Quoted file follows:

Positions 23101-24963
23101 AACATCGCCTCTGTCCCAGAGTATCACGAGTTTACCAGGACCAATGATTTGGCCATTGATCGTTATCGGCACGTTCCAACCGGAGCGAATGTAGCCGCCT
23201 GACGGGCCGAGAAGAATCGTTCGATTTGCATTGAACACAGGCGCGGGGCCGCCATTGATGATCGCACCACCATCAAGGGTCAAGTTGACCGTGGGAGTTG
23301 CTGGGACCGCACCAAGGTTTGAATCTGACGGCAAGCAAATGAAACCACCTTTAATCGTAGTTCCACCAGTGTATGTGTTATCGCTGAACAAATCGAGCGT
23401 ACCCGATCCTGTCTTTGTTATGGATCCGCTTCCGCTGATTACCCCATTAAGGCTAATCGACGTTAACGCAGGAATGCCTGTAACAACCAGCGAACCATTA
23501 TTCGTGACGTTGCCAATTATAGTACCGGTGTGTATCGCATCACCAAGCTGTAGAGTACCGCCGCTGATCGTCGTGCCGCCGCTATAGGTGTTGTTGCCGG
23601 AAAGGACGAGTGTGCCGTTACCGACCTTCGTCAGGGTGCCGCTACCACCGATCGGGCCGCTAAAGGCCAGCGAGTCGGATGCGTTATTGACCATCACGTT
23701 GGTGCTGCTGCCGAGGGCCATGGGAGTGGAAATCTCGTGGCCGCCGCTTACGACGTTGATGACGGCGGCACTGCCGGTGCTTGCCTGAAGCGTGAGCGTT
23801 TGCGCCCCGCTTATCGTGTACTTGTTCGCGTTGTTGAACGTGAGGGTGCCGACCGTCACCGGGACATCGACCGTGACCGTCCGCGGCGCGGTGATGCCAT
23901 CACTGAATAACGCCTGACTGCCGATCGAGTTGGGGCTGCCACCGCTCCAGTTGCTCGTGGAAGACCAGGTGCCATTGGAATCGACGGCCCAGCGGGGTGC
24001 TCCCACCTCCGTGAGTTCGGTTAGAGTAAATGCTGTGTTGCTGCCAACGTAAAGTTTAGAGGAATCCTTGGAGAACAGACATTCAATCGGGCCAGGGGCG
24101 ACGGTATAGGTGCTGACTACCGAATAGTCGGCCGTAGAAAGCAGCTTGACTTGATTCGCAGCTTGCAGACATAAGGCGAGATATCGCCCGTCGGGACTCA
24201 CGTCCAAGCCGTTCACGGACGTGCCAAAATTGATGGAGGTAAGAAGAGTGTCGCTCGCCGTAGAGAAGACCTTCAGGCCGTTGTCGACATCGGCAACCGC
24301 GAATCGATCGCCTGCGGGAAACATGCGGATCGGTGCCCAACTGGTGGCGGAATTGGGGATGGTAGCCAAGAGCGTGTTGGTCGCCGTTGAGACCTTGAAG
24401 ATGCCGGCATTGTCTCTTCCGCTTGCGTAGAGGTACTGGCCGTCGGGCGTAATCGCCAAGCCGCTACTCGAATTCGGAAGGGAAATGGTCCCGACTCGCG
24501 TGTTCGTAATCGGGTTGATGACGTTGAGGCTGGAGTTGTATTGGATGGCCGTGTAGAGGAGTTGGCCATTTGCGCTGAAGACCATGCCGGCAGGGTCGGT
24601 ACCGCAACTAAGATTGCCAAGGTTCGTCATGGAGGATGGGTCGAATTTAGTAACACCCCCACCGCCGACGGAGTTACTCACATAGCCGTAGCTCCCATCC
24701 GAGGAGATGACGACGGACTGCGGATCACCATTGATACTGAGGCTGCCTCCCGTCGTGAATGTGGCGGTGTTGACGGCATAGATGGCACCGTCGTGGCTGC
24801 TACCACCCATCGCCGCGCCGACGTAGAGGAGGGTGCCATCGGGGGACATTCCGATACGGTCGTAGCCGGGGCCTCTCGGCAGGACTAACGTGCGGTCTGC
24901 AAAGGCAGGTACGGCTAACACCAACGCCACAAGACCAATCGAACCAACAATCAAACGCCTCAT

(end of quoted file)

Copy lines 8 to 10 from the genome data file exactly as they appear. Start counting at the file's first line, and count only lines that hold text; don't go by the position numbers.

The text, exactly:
23701 GGTGCTGCTGCCGAGGGCCATGGGAGTGGAAATCTCGTGGCCGCCGCTTACGACGTTGATGACGGCGGCACTGCCGGTGCTTGCCTGAAGCGTGAGCGTT
23801 TGCGCCCCGCTTATCGTGTACTTGTTCGCGTTGTTGAACGTGAGGGTGCCGACCGTCACCGGGACATCGACCGTGACCGTCCGCGGCGCGGTGATGCCAT
23901 CACTGAATAACGCCTGACTGCCGATCGAGTTGGGGCTGCCACCGCTCCAGTTGCTCGTGGAAGACCAGGTGCCATTGGAATCGACGGCCCAGCGGGGTGC